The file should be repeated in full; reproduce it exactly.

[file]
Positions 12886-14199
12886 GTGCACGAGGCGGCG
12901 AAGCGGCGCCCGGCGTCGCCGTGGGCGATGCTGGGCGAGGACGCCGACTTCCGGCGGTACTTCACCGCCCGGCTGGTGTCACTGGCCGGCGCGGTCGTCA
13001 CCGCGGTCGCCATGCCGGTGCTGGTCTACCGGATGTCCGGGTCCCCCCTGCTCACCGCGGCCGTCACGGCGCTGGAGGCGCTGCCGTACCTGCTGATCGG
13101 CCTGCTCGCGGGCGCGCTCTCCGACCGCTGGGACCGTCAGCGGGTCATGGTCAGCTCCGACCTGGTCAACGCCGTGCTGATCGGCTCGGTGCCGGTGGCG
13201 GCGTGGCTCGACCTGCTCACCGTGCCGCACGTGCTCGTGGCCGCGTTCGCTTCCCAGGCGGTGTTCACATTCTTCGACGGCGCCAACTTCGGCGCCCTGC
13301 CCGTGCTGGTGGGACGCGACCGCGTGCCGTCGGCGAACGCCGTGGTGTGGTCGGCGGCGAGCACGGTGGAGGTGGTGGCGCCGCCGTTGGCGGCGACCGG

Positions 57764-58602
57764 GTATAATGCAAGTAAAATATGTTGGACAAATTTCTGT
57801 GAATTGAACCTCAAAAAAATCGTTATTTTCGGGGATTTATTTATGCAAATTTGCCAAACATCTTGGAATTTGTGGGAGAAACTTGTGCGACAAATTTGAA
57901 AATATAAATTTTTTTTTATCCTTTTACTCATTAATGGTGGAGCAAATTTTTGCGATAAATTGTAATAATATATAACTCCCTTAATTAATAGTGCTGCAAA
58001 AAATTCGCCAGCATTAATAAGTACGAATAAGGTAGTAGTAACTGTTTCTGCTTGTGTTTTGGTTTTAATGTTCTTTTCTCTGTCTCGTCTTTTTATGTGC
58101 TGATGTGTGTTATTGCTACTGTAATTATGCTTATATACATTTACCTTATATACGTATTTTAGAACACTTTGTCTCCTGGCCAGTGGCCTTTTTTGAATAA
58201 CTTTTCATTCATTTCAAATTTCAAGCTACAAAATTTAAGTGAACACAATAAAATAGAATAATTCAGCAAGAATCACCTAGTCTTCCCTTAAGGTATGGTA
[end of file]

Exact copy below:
Positions 12886-14199
12886 GTGCACGAGGCGGCG
12901 AAGCGGCGCCCGGCGTCGCCGTGGGCGATGCTGGGCGAGGACGCCGACTTCCGGCGGTACTTCACCGCCCGGCTGGTGTCACTGGCCGGCGCGGTCGTCA
13001 CCGCGGTCGCCATGCCGGTGCTGGTCTACCGGATGTCCGGGTCCCCCCTGCTCACCGCGGCCGTCACGGCGCTGGAGGCGCTGCCGTACCTGCTGATCGG
13101 CCTGCTCGCGGGCGCGCTCTCCGACCGCTGGGACCGTCAGCGGGTCATGGTCAGCTCCGACCTGGTCAACGCCGTGCTGATCGGCTCGGTGCCGGTGGCG
13201 GCGTGGCTCGACCTGCTCACCGTGCCGCACGTGCTCGTGGCCGCGTTCGCTTCCCAGGCGGTGTTCACATTCTTCGACGGCGCCAACTTCGGCGCCCTGC
13301 CCGTGCTGGTGGGACGCGACCGCGTGCCGTCGGCGAACGCCGTGGTGTGGTCGGCGGCGAGCACGGTGGAGGTGGTGGCGCCGCCGTTGGCGGCGACCGG

Positions 57764-58602
57764 GTATAATGCAAGTAAAATATGTTGGACAAATTTCTGT
57801 GAATTGAACCTCAAAAAAATCGTTATTTTCGGGGATTTATTTATGCAAATTTGCCAAACATCTTGGAATTTGTGGGAGAAACTTGTGCGACAAATTTGAA
57901 AATATAAATTTTTTTTTATCCTTTTACTCATTAATGGTGGAGCAAATTTTTGCGATAAATTGTAATAATATATAACTCCCTTAATTAATAGTGCTGCAAA
58001 AAATTCGCCAGCATTAATAAGTACGAATAAGGTAGTAGTAACTGTTTCTGCTTGTGTTTTGGTTTTAATGTTCTTTTCTCTGTCTCGTCTTTTTATGTGC
58101 TGATGTGTGTTATTGCTACTGTAATTATGCTTATATACATTTACCTTATATACGTATTTTAGAACACTTTGTCTCCTGGCCAGTGGCCTTTTTTGAATAA
58201 CTTTTCATTCATTTCAAATTTCAAGCTACAAAATTTAAGTGAACACAATAAAATAGAATAATTCAGCAAGAATCACCTAGTCTTCCCTTAAGGTATGGTA